ACHRNEWS

HVAC Market Shifts to Heat Pumps

December 22, 2006
Linn State Technical College students have been working on a new dual-fuel lab.

  In 2006, an interesting trend developed in the unitary HVAC market. Heat pump shipment increases outpaced that of central air conditioners for most of the year, and were expected to continue to do so, according to reports from the Air-Conditioning and Refrigeration Institute (ARI).
 
“Air-source heat pump shipments for June 2006 reached their second highest level for the year; only March had higher shipments,” said Dave Martz, ARI’s vice president of administration and statistics. “In fact, throughout 2006, heat pump shipments have outpaced 2004 and 2005 monthly totals.”
 

According to Martz, heat pumps experienced a resurgence in popularity for several reasons, including increased fuel costs for oil furnaces and gas products and improved minimum efficiencies of heat pumps. These two factors made the product a heating source of choice for many consumers, he said.



“Where electricity saw an average increase this year in the area of 8-10 percent, natural gas, heating oil, propane, and kerosene saw price increases in the range of 25-30 percent,” said Mark King, Rheem’s residential outdoor product manager.
 
To help offset costs, many utilities offered rebates and incentives to customers who chose to install heat pump systems. “As homeowners seek cost relief through more economical alternatives, a heat pump is the logical next step to realizing energy savings,” commented King.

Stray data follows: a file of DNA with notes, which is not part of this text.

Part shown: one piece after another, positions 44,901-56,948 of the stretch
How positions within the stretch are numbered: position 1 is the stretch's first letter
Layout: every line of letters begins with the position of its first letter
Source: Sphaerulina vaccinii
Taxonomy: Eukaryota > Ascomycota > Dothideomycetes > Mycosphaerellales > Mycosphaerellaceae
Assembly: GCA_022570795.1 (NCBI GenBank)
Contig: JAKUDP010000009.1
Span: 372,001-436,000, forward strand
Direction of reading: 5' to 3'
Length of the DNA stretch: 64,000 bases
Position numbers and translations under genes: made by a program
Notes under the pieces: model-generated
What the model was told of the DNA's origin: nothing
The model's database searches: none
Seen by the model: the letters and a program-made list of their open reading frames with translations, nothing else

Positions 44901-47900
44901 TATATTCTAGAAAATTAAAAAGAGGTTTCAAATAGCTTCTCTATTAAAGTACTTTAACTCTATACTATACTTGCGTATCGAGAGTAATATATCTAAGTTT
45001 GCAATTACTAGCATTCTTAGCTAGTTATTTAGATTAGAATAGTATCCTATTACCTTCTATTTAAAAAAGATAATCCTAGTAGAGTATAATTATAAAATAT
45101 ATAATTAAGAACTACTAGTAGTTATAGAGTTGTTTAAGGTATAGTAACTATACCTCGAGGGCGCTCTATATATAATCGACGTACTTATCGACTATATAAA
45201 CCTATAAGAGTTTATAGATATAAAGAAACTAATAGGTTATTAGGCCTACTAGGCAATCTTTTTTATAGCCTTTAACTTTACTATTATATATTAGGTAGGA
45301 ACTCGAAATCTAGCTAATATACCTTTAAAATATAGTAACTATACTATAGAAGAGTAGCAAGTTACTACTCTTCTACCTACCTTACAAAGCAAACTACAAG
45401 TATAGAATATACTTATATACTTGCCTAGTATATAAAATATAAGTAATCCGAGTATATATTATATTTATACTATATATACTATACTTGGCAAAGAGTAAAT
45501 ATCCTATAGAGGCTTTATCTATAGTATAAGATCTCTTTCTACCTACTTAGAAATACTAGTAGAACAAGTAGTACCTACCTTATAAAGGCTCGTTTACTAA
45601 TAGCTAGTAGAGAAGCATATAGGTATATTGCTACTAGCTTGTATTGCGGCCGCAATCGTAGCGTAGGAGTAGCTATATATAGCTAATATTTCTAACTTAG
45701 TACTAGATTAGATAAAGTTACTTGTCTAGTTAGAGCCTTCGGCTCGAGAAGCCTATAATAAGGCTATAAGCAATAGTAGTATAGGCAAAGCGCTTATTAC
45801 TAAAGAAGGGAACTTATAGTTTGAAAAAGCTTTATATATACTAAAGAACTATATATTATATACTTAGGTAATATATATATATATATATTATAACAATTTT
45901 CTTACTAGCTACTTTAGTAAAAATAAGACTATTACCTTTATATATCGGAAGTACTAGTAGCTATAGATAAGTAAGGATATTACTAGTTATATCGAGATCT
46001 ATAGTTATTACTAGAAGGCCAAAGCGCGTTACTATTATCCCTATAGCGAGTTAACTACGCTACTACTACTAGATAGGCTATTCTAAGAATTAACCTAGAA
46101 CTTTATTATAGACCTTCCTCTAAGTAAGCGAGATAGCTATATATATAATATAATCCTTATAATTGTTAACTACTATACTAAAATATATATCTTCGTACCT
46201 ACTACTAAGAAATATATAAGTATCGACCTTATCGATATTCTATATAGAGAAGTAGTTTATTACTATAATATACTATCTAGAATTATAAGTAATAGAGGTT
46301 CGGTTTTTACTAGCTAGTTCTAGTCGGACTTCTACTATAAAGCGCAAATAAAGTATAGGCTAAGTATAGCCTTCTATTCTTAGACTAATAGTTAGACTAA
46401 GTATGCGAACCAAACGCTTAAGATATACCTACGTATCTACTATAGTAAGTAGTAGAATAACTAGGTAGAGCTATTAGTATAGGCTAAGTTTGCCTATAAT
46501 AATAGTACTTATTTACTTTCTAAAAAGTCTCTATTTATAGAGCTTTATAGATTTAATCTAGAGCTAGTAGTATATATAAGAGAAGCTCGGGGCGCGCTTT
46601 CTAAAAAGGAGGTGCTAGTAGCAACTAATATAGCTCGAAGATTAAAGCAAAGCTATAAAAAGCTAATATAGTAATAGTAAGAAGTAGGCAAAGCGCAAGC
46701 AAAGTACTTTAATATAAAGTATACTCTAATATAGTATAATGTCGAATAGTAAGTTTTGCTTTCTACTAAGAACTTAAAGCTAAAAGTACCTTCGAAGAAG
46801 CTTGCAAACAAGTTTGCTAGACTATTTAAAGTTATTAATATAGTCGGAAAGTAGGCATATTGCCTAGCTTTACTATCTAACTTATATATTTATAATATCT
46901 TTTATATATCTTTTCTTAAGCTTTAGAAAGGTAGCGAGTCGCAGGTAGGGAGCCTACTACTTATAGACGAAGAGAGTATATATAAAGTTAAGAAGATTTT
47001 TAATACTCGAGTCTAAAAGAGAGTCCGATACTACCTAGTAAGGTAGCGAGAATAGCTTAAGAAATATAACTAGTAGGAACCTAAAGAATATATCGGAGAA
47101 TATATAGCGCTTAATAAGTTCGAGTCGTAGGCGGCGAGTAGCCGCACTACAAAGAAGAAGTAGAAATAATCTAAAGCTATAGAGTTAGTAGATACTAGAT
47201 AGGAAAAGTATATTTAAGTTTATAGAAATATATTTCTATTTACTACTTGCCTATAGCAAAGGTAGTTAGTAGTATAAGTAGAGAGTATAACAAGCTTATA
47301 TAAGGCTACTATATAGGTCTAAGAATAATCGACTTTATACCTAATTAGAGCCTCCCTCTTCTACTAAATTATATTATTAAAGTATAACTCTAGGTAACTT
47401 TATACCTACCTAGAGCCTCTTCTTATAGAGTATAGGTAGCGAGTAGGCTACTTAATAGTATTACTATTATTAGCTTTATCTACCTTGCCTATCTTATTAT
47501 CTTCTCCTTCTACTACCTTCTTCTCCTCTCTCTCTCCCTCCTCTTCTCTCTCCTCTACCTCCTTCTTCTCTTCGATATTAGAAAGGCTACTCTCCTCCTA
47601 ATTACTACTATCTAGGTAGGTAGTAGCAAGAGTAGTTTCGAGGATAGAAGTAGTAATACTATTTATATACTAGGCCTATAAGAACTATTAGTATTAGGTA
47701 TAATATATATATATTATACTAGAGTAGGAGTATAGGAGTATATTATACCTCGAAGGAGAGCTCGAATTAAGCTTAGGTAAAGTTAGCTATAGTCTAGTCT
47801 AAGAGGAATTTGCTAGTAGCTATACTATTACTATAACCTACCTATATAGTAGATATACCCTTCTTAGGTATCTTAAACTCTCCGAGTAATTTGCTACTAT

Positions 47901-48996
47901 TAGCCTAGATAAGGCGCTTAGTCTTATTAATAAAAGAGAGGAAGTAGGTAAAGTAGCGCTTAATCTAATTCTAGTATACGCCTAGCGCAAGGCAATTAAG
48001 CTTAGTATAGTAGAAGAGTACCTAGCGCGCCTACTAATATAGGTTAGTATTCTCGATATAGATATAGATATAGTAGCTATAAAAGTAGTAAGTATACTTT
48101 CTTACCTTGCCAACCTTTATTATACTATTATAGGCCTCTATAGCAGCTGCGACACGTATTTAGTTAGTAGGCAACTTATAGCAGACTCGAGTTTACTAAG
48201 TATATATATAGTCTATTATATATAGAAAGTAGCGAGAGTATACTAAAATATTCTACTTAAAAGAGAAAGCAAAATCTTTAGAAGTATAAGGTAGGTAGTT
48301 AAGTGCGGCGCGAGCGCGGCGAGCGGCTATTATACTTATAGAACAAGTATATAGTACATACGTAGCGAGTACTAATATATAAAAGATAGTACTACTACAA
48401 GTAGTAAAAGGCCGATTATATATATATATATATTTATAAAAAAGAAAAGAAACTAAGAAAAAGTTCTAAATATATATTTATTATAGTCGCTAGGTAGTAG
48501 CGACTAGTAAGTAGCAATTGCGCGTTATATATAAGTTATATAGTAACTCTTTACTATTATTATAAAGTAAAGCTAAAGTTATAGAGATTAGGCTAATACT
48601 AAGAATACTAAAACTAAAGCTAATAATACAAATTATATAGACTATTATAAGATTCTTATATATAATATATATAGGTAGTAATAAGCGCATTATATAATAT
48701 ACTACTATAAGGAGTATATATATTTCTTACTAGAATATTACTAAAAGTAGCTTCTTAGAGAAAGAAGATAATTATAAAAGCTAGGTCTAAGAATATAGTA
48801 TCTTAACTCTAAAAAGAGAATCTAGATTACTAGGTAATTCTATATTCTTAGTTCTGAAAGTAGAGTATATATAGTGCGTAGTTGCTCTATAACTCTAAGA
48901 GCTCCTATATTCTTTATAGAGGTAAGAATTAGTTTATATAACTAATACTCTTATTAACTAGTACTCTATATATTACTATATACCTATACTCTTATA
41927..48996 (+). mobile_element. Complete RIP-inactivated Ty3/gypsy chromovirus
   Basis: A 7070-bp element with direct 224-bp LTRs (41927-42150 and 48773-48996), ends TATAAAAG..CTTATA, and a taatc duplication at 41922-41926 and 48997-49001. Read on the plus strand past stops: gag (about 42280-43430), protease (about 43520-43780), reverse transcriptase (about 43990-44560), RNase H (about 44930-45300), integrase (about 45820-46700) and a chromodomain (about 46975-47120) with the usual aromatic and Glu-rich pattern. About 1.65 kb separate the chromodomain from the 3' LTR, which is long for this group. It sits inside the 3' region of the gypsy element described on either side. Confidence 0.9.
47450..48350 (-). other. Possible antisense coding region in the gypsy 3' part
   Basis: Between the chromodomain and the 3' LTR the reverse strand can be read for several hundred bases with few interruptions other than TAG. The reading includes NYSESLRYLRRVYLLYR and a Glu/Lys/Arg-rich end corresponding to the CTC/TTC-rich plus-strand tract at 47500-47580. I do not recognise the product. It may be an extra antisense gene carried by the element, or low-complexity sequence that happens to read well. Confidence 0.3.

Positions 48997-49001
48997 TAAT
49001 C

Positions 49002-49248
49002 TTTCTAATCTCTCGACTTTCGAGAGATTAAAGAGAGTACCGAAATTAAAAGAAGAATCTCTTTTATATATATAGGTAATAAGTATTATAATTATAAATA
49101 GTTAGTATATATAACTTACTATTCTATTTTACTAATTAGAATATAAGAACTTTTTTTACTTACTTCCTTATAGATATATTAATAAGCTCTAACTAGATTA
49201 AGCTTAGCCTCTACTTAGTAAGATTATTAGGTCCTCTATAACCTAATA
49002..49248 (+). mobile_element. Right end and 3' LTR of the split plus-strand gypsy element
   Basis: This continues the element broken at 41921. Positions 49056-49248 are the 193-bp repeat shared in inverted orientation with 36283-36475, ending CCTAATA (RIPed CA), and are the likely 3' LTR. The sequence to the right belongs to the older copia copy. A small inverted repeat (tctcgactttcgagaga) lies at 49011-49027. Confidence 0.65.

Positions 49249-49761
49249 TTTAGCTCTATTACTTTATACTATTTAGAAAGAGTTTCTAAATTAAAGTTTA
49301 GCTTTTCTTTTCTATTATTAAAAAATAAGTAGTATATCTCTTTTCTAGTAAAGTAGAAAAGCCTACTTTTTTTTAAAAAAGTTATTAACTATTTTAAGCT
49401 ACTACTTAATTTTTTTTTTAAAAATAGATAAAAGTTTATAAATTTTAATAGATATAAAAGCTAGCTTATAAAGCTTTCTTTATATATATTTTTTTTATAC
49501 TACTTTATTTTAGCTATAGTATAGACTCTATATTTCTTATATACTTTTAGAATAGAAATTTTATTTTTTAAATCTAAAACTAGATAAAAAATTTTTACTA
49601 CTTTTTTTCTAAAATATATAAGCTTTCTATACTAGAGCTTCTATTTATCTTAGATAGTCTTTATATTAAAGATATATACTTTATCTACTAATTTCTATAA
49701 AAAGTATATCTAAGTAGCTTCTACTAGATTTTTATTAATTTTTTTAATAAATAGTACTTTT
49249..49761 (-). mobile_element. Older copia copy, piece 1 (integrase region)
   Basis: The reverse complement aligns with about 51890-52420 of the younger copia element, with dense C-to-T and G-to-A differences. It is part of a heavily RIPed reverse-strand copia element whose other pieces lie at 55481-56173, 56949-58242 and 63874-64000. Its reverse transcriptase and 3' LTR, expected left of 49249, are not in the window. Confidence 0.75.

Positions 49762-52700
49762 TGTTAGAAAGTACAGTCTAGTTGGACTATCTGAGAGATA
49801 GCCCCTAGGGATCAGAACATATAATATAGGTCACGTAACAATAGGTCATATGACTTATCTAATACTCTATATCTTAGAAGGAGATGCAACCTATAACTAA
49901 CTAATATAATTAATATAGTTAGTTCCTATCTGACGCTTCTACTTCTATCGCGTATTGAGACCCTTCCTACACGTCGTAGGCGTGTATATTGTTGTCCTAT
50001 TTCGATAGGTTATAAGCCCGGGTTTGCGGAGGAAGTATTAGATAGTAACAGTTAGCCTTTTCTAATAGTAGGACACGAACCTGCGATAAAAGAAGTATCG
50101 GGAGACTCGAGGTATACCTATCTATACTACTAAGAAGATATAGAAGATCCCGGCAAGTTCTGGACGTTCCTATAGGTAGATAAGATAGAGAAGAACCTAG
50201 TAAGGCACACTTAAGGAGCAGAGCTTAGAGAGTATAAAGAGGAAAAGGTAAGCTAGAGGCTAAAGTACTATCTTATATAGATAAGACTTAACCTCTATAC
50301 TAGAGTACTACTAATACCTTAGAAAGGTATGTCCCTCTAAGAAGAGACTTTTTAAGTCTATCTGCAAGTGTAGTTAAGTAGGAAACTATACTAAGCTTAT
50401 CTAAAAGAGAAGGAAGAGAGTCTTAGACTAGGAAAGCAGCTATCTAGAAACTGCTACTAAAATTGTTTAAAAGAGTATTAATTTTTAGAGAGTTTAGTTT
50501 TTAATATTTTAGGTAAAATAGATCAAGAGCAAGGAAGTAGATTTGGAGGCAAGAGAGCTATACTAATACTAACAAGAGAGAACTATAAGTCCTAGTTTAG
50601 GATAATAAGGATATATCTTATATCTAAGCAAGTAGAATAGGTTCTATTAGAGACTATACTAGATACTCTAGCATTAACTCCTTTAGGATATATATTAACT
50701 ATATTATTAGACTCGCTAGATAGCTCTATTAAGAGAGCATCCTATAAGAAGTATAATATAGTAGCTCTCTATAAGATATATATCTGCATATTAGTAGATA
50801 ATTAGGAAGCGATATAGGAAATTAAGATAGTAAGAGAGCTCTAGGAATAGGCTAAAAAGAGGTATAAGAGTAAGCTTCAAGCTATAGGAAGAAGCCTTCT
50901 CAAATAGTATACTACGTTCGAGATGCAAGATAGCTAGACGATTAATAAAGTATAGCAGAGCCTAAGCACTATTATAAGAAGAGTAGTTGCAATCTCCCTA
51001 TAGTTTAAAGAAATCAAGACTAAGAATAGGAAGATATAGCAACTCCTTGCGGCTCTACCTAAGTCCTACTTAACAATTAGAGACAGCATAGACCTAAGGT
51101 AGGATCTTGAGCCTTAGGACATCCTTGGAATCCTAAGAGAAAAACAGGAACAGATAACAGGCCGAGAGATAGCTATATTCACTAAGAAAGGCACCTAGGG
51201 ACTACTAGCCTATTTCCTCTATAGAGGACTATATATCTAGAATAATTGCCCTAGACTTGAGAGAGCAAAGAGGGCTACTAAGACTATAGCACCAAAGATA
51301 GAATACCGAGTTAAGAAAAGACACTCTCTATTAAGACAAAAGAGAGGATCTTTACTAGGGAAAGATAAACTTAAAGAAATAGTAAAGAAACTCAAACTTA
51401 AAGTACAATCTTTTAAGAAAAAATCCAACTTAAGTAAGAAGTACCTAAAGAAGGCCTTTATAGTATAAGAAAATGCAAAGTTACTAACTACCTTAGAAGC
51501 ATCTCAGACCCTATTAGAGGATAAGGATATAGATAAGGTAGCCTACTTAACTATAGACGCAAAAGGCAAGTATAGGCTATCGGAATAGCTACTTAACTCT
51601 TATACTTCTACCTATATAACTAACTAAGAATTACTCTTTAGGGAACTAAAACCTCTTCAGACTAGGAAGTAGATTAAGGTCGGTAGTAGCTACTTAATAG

Some regions experienced mild shortages, this year, as distributors struggled to keep heat pumps in stock. Many of the preseason heat pump orders they placed ran out by the end of March.


Another factor affecting heat pump shipments was the expansion of new construction projects into increasingly rural areas where building outpaced the ability of communities to establish a gas supply. The amount of electricity necessary to run a heat pump was more often readily available than the gas lines necessary for traditional units.
 

According to the Freedonia Group, an international industrial research company, “Heat pumps are expected to post the best gains [in the residential HVAC market] through 2009.”

“Since 2002, there has been a steady increase in the percentage of heat pump sales to total 5-ton-and-under split system sales,” said Al Knight, product manager, split-systems, Goodman Manufacturing.
 
“If this trend continues, heat pumps could account for 35 percent of all 5-ton-and-under split system sales five years from now.”

Publication date: 12/25/2006